Stable Schedules Study

Why Stable Schedules?

The rapidly changing nature of employment has given rise to a variety of nonstandard and precarious work arrangements for many low-paid hourly workers. These arrangements include “just in time” scheduling practices. Such arrangements are typically:

  • On-call; ensuring the employee is available for the hours needed by the employer
  • Non-guaranteed; leaving employees uncertain whether they will actually work the hours they’re on-call for
  • Inconsistent; with shifts varying from week-to-week
  • Late notice; often posted just days before they take effect

These employer scheduling practices cause instability for the workers that can limit their earnings, impede performance, and create stress and work-life interference that undermines worker health and well-being.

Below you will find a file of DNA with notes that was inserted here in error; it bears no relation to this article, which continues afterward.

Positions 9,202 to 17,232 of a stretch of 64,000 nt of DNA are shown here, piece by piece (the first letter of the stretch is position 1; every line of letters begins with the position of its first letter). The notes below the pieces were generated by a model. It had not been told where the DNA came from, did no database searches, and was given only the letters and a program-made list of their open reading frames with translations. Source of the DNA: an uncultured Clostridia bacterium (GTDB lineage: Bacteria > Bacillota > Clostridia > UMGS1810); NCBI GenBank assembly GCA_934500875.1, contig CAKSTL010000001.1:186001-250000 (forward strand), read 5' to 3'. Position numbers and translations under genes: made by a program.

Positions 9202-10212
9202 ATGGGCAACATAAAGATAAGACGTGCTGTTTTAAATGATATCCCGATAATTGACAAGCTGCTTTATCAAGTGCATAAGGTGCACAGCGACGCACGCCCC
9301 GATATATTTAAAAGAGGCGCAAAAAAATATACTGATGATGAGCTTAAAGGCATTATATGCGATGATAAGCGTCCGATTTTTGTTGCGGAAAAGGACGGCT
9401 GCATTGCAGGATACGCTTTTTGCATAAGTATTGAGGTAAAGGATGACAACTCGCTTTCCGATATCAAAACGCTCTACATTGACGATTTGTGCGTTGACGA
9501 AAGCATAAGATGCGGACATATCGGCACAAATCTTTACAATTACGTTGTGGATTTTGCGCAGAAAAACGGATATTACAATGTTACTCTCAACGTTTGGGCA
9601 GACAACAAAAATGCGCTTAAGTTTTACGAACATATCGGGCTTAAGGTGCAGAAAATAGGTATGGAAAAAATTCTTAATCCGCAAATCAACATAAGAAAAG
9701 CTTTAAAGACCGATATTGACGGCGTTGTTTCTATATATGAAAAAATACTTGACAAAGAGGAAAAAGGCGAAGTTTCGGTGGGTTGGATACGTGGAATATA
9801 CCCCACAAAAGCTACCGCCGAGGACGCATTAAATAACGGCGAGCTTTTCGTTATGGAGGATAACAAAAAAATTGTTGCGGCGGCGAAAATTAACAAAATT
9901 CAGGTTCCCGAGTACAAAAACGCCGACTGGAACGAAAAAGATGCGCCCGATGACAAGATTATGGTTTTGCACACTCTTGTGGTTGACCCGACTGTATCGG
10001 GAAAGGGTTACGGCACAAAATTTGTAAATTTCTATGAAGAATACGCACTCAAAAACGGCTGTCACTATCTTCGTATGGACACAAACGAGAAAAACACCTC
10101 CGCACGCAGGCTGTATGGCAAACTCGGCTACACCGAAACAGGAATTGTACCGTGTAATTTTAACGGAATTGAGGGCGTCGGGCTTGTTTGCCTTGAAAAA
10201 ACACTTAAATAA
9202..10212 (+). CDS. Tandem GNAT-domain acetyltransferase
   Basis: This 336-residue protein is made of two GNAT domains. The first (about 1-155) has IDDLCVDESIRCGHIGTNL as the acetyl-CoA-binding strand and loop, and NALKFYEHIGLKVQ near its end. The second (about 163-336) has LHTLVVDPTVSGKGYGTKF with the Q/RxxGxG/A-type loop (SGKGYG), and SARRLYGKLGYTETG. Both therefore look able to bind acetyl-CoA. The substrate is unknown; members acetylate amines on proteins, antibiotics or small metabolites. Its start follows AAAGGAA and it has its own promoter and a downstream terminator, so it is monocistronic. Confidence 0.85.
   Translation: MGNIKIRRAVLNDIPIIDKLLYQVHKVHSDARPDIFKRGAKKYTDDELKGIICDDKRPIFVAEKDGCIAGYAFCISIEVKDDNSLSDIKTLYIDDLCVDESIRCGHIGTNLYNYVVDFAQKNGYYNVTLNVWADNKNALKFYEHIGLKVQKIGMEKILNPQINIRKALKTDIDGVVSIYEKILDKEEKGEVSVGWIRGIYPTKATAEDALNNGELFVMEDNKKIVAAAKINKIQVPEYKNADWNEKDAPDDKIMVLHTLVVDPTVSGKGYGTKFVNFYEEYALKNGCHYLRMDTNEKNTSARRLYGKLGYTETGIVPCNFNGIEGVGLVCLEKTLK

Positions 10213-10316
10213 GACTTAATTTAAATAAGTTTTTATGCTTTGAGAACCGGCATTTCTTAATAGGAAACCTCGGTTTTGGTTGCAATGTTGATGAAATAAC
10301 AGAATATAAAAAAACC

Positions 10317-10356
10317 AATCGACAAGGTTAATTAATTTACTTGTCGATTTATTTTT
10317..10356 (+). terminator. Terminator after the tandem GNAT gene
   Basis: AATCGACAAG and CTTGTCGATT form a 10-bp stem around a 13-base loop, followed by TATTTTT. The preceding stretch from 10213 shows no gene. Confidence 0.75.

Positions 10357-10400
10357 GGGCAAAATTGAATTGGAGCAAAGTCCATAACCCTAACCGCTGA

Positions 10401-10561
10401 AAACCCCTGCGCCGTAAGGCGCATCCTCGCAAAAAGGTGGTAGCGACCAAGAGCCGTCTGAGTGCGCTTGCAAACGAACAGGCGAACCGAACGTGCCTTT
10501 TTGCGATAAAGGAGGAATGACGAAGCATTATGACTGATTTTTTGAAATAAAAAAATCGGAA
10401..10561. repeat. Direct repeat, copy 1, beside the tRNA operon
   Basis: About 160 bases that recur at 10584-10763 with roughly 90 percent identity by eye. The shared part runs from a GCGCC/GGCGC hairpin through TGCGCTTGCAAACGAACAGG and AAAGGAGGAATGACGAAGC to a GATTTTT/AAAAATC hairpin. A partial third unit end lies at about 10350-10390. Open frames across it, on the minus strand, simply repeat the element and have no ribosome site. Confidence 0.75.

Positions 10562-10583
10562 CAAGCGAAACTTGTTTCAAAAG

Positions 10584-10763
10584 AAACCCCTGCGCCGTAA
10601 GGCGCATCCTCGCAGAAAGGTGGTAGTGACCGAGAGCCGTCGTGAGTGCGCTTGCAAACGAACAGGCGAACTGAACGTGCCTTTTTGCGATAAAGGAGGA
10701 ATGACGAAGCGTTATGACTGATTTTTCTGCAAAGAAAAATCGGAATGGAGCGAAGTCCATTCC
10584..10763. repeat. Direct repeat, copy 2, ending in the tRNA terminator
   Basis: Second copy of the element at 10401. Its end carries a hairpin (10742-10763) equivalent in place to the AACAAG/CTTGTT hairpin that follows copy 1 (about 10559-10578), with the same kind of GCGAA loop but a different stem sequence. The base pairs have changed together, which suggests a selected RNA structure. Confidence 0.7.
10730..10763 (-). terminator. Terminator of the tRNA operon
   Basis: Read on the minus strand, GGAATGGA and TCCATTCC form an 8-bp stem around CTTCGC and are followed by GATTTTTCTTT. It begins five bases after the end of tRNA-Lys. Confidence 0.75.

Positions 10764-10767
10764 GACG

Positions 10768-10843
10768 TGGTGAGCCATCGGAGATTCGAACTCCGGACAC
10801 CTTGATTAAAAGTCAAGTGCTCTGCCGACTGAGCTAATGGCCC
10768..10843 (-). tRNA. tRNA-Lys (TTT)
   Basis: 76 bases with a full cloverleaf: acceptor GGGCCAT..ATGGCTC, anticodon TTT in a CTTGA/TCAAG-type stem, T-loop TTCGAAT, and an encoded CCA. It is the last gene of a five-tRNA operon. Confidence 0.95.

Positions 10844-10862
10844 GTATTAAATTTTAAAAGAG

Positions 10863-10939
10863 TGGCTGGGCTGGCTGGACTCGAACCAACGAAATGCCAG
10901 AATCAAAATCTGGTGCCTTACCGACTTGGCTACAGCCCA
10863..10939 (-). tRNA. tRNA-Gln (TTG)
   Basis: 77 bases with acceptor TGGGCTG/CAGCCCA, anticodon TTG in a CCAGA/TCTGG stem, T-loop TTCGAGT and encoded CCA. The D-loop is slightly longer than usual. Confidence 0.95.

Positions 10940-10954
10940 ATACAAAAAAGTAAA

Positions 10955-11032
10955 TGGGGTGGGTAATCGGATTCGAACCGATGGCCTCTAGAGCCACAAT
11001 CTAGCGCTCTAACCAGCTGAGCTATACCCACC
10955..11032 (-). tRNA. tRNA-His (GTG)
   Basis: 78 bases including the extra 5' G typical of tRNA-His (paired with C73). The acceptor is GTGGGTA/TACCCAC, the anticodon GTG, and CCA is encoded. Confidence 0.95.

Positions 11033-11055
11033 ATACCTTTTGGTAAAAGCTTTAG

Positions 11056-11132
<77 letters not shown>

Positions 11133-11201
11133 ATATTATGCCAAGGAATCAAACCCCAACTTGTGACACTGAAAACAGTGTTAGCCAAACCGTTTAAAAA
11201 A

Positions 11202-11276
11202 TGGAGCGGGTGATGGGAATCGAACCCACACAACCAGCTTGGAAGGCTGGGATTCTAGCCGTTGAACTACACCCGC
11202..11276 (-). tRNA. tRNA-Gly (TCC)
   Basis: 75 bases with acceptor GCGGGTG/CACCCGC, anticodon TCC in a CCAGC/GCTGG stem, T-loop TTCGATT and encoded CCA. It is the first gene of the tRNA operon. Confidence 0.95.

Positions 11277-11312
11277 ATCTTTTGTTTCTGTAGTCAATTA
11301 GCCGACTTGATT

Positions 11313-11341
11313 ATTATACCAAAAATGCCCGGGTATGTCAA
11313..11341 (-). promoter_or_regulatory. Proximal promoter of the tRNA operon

Widespread acknowledgement of the impact of these practices on working class households has triggered policy debates on the need for more stable schedules across a variety of industries. However, evidence on the benefits and challenges of changing these scheduling practices is still severely lacking.

About the Study

Working with a national apparel retailer, the Center for WorkLife Law is conducting a cluster-randomized, store-based experiment on Stable Schedules.  The experiment is multi-dimensional, and aims to shed light on the relationship between schedule stability and business outcomes, as well as worker health and well-being.

The Stable Schedules Study began in San Francisco as a pre-pilot with three stores. The participating retailer then expanded the intervention to 30 stores, across San Francisco and Chicago for a 10 month intervention.  The intervention focused on stabilizing scheduling practices such as eliminating on-call shifts, and posting employee schedules multiple weeks in advance. The full pilot concluded August 30, 2016. The research team, comprised of researchers from The Center for WorkLife Law, the University of Chicago, and the University of North Carolina, is currently conducting analysis of their findings in preparation for upcoming reports and publications.

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